but helpless, decrepit though still a young man 

who scorns his fawning tutors, wastes his time 

on dogs and other animals, and has no fun; 

nothing distracts him, neither hawk nor hound 

nor subjects starving at the palace gate. 

His favorite fool’s obscenities fall flat

—the royal invalid is not amused—

and ladies in waiting for a princely nod 

no longer dress indecently enough 

to win a smile from this young skeleton.

The bed of state becomes a stately tomb. 

The alchemist who brews him gold has failed 

to purge the impure substance from his soul, 

and baths of blood, Rome’s legacy recalled 

by certain barons in their failing days, 

are useless to revive this sickly flesh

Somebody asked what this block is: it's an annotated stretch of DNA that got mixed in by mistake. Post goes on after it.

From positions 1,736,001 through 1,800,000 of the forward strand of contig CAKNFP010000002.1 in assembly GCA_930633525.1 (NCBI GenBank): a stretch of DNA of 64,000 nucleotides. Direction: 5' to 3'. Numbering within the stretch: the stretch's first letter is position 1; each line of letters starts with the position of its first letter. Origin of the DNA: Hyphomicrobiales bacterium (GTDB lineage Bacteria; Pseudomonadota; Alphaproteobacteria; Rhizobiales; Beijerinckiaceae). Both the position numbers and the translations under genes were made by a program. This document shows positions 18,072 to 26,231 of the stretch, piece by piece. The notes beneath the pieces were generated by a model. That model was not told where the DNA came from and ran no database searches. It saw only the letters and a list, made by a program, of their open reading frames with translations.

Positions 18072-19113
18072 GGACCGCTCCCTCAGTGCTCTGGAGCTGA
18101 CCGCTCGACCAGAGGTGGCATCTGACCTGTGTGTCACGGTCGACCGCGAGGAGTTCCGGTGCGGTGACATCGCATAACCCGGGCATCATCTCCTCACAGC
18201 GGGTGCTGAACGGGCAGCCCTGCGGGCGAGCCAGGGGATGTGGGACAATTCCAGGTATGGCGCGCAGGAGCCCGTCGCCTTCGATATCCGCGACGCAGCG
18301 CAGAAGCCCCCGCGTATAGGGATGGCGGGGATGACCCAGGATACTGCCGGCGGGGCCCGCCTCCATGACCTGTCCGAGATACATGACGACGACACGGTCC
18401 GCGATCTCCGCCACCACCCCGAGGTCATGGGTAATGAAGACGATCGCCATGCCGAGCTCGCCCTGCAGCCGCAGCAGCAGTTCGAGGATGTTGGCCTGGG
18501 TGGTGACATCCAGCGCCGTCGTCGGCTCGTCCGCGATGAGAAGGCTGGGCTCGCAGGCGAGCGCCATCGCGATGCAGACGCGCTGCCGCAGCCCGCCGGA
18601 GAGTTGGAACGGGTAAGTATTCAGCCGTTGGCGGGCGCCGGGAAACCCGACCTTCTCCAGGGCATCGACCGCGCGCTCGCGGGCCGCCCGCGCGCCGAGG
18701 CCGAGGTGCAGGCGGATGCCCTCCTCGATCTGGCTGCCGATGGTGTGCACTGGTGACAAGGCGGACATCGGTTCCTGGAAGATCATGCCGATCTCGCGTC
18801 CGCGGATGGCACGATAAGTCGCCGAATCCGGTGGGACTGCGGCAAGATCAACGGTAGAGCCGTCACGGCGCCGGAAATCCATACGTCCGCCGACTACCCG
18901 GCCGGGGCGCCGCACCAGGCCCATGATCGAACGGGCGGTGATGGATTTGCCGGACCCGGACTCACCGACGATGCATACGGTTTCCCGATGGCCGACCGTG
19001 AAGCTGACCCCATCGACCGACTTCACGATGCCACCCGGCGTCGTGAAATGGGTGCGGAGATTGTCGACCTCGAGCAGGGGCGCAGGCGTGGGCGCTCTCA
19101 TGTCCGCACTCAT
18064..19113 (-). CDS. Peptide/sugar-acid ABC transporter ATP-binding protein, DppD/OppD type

through which no blood but brackish Lethe seeps.


(IV)


When skies are low and heavy as a lid

over the mind tormented by disgust,

and hidden in the gloom the sun pours down 

on us a daylight dingier than the dark;


when earth becomes a trickling dungeon where 

Trust like a bat keeps lunging through the air,

beating tentative wings along the walls 

and bumping its head against the rotten beams;


when rain falls straight from unrelenting clouds, 

forging the bars of some enormous jail, 

and silent hordes of obscene spiders spin 

their webs across the basements of our brains;


then all at once the raging bells break loose,

hurling to heaven their awful caterwaul, 

like homeless ghosts with no one left to haunt 

whimpering their endless grievances.


—And giant hearses, without dirge or drums, 

parade at half-step in my soul, where Hope, 

defeated, weeps, and the oppressor Dread 

plants his black flag on my assenting skull.